FOX 2 - Marvin Cotton Jr. spent 19 years in prison for a murder he didn't commit. It was because of a detective who withheld evidence - and then pressured a jailhouse informant to testify with false information - he later withdrew.
"It was really important to have a voice in the room," he said. "Because at a certain point in time being an exoneree, we were victims of the system.
"We are living, breathing proof that the system failed, but we are also living, breathing proof that the system can work."
It was the Conviction Integrity Unit in Wayne County that worked to free Cotton and why he's lending his voice to other counties like Washtenaw, and now Macomb, as they work to create the same.
Cotton met with Macomb County Prosecutor Pete Lucido, lawmakers, attorneys, and other advocates on Friday.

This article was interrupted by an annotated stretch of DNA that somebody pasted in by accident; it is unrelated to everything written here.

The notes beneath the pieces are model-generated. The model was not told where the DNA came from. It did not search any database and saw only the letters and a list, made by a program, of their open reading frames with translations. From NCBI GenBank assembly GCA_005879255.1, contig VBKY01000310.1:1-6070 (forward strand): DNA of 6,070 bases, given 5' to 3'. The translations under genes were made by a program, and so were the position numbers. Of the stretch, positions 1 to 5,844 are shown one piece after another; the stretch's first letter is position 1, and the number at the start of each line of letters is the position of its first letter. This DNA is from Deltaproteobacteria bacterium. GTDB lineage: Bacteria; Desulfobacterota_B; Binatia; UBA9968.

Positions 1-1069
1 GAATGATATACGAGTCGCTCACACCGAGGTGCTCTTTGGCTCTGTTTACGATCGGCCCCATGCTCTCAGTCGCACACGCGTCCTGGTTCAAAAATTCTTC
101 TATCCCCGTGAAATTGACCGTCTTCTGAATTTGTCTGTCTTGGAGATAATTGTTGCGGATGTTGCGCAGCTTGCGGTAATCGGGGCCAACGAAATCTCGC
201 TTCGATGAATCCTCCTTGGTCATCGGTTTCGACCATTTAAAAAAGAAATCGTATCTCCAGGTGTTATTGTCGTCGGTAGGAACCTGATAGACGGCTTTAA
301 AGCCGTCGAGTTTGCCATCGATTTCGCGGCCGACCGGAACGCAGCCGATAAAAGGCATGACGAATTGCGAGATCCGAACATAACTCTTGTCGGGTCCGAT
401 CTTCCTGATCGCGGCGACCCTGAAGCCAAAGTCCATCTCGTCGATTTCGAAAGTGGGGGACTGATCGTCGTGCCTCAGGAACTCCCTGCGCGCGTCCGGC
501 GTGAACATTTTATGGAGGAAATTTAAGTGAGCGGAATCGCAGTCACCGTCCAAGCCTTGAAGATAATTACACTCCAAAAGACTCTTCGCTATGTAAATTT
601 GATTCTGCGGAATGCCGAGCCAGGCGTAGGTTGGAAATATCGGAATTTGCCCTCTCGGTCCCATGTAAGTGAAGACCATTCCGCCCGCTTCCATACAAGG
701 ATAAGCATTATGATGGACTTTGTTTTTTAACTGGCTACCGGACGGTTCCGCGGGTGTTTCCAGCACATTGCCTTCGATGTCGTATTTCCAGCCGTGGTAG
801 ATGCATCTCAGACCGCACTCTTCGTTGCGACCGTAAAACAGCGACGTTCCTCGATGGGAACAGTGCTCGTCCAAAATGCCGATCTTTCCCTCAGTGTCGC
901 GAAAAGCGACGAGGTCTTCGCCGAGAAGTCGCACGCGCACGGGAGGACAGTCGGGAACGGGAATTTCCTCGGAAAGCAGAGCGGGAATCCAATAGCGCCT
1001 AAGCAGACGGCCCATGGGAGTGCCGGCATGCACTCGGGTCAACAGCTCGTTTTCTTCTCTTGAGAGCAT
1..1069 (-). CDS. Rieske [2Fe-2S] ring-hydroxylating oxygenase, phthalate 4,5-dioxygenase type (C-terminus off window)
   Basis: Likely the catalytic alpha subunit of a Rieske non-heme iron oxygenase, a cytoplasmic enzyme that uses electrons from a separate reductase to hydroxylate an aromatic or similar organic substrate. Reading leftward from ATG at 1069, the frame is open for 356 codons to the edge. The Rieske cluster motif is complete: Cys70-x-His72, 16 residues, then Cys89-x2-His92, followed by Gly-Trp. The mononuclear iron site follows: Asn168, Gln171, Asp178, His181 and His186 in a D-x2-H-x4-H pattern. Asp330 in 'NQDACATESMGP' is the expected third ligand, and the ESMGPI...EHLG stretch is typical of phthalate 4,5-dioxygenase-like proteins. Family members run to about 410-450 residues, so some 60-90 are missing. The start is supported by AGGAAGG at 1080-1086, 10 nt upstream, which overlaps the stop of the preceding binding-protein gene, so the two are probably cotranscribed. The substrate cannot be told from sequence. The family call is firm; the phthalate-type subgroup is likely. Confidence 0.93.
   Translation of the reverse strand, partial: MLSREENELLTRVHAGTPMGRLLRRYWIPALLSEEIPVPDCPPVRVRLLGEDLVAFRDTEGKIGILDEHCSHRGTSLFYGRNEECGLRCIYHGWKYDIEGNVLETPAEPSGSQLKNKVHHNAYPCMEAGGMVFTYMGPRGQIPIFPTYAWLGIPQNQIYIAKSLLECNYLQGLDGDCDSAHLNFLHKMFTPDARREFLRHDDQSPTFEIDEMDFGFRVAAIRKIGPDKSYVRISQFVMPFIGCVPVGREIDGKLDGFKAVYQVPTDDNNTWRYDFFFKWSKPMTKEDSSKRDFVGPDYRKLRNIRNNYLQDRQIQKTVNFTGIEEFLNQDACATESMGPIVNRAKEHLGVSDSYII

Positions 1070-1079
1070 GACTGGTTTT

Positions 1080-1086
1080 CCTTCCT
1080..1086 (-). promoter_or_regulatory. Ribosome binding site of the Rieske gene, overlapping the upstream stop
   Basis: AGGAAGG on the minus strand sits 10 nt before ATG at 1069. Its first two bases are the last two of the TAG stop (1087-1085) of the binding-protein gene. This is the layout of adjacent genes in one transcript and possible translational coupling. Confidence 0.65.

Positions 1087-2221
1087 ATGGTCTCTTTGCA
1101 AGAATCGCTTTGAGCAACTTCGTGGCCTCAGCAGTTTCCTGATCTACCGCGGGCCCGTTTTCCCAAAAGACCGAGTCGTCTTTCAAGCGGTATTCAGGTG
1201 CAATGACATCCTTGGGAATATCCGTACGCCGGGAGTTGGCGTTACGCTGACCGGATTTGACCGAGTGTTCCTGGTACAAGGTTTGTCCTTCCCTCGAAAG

"Every chance we get, we try to go to as many prosecutors as possible and layout what they are doing in Wayne County, and hope they adopt it," Cotton said.
By phone, Lucido said when he took office, he fought for funding for this unit, which is expected to start re-opening and re-investigating cases where people claim they are innocent by the end of January.
Lucido, who touts his efforts on criminal reform, says it's estimated two to five percent of prisoners behind bars are wrongly convicted - and that's not acceptable.
Like what happened to Cotton, many times false testimony comes from inmates looking for a deal or lighter sentence.
"There should be safeguards and in past cases where this has happened, I think those cases need to be taken a look at through a microscope," Cotton said.
Cotton, who has been a free man for 15 months now - holds no anger. Instead, he works as a motivational speaker and justice reform advocate - while never taking anything for granted.
"I really enjoy the little moments the things you take for granted 6:00 when you lose everything you appreciate the littlest thing," he said. "I pull over on the freeway sometimes just to see a sunrise or sunset."